27 May 2010: Nakba, Shoah, and May 14-15
Today at Washington, DC's, Palestine Center, Dr. Mark Ellis, a university professor of history and Middle Eastern Studies at Baylor University, spoke to a packed room about "The Ongoing Nakba and the Jewish Conscience." This eloquent and forceful academic and activist has authored twenty books.
Having walked in deciding that I am pro-Palestinian-yes, pro-Palestinian-I added this to being pro-Israel without canceling myself out, because ultimately I am pro-peace and anti-suffering of the innocent, the true Nakba (catastrophe) that afflicts so much of the world.
Many years ago, three months after my daughter was born and because she was delivered by a Muslim Arab, I wrote a play titled Solution to the Near East [that's how we referred to the Middle East back then]. In it an American Jewish woman is stuck in a small, windowless hospital room with her male, Muslim obstetrician/gynecologist. After she tries repeatedly to throw him out as he fills the room up with Tiparillo smoke, she gives up and remembers how she resented the small amount of time he spent with her while she was in labor. So she initiates a conversation about a vexing issue:
She: "What's it like to be an Arab?" He: "Oh, you have to go there."
After an expectable trade-off of ideas, a policeman enters the room and offers to remove the doctor. The woman says she doesn't see anyone, so the policeman shrugs his shoulders and leaves. She bids her doctor good-night and each rolls over to face his/her wall, back to back in narrow hospital beds.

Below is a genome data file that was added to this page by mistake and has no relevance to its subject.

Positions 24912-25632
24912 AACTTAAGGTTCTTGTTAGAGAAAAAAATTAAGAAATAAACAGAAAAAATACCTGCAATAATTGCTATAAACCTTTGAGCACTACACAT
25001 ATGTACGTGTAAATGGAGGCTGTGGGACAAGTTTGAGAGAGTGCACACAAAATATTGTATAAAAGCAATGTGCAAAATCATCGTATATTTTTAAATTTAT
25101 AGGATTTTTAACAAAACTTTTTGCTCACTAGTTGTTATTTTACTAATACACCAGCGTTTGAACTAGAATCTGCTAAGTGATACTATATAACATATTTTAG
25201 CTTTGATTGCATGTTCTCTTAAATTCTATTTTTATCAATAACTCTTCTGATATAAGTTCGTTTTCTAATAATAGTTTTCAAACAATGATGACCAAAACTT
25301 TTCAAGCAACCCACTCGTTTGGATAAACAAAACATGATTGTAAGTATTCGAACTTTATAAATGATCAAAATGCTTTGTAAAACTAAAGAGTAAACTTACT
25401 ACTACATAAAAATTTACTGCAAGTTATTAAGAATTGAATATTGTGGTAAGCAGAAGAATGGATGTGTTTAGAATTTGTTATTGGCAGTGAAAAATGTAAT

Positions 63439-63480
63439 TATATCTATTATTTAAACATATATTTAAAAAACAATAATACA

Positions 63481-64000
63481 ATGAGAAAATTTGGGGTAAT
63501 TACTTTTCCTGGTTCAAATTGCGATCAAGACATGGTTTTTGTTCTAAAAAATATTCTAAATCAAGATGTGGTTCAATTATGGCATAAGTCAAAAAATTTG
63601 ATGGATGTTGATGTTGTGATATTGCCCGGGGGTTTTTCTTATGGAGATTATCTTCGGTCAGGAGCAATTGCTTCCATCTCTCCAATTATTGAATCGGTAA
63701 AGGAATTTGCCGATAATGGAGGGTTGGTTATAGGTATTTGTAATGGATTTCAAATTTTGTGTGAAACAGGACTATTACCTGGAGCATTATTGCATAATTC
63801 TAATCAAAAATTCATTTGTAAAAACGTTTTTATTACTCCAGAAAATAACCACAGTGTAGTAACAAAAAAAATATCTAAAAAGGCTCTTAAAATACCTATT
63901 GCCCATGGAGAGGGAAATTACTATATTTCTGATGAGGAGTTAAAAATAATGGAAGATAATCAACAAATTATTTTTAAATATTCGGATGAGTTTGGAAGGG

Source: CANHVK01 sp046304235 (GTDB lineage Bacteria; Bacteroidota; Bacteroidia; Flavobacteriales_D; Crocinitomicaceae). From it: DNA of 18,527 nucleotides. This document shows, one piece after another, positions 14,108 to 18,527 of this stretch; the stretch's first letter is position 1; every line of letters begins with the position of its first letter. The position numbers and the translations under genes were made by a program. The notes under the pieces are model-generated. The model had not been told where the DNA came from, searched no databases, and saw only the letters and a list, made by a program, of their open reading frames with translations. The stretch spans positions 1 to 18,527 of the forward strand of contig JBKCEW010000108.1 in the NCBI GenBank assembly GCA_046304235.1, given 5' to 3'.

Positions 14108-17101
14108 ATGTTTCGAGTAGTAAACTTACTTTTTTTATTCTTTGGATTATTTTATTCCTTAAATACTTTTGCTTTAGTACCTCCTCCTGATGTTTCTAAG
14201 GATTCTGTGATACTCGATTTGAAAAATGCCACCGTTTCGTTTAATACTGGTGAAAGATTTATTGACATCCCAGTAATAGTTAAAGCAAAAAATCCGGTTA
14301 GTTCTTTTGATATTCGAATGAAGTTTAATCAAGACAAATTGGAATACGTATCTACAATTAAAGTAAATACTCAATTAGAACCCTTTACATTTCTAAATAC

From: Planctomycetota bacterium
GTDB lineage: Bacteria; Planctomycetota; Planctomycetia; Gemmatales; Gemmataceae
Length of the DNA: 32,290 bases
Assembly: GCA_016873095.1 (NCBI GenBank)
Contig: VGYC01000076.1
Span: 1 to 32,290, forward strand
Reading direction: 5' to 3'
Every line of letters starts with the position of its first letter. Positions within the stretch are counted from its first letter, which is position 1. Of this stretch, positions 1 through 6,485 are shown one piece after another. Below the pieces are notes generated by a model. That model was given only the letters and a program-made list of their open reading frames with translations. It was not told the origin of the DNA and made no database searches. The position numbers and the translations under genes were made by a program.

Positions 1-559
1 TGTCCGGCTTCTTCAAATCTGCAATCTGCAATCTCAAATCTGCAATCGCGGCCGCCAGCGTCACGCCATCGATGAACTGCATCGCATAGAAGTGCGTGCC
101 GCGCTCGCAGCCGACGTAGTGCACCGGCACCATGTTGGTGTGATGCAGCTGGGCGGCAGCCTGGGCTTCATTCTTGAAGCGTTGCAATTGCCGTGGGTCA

Read the play at www.wordsunltd.com/Both_Sides_of_the_Wailing_Wall.htm, and the entire trilogy of which it is second, if you believe that my take on the situation will "reward" further reading, if you believe, along with the good doctor, that "You can't keep birds out of the trees very long." This play focuses in on the issue, while the first and third treat feminism and ethnic ironies and slapstick, satiric comedy, respectively.
My idea was the fifty-fifty solution offered to the long-at-odds Palestinians and Israelis by the British: they got Jordan, the Jews got Israel. Israel today looks like a caterpillar crawling up Jordan's torso-the one country is so much bigger than the other.
The situation turned out to be far more complex than sharing a hospital room fifty-fifty, however. I had oversimplified. Chalk it up to postpartum mania to recreate the world now that I had recreated myself (vastly improved, actually).